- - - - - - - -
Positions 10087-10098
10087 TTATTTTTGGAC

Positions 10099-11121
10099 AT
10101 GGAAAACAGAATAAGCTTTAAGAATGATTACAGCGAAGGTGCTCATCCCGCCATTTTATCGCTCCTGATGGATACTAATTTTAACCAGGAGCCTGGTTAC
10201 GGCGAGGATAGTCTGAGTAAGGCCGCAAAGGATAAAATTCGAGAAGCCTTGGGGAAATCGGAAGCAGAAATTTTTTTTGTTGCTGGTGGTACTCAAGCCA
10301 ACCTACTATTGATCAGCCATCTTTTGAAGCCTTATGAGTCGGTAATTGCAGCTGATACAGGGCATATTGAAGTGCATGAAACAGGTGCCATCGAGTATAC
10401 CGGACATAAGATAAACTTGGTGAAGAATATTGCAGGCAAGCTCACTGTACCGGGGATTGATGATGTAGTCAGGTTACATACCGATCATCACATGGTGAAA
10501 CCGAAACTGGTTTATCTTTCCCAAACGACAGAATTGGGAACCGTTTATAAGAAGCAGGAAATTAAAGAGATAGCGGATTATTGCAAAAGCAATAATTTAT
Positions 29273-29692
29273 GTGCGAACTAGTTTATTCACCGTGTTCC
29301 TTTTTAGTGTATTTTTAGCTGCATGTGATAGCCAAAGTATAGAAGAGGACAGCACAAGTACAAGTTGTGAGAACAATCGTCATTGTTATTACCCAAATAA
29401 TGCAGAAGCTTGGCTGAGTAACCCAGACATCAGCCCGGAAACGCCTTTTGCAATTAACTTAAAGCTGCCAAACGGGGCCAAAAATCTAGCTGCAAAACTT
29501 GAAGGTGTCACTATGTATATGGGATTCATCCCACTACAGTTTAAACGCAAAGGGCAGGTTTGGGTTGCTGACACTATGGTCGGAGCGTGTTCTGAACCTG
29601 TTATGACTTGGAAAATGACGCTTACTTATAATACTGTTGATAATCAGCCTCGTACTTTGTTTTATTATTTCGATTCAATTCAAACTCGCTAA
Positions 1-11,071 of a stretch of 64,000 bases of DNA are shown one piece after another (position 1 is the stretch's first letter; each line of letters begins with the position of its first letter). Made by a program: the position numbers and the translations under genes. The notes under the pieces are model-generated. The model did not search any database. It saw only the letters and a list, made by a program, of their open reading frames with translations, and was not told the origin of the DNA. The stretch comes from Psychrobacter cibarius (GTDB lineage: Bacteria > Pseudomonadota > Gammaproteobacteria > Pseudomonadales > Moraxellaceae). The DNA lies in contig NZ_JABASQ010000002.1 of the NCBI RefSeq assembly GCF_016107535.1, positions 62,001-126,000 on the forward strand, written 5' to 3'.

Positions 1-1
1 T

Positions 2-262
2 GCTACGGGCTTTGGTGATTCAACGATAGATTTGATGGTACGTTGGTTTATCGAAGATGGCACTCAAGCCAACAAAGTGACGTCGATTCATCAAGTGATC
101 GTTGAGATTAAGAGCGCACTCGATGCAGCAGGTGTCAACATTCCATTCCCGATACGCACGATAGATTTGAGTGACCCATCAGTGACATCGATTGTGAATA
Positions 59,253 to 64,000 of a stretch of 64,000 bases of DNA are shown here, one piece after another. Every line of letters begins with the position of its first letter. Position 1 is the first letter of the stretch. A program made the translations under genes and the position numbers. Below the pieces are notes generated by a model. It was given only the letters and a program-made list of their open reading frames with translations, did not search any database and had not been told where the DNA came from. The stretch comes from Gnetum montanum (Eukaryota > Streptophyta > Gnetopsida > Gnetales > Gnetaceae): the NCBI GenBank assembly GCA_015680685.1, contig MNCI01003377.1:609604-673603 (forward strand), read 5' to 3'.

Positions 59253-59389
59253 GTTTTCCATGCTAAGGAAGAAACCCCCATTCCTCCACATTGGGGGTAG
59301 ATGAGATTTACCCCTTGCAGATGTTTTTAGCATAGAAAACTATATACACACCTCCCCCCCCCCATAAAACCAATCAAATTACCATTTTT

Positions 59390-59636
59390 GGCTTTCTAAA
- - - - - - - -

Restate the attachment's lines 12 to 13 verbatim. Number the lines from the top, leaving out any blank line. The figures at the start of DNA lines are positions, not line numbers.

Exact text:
29301 TTTTTAGTGTATTTTTAGCTGCATGTGATAGCCAAAGTATAGAAGAGGACAGCACAAGTACAAGTTGTGAGAACAATCGTCATTGTTATTACCCAAATAA
29401 TGCAGAAGCTTGGCTGAGTAACCCAGACATCAGCCCGGAAACGCCTTTTGCAATTAACTTAAAGCTGCCAAACGGGGCCAAAAATCTAGCTGCAAAACTT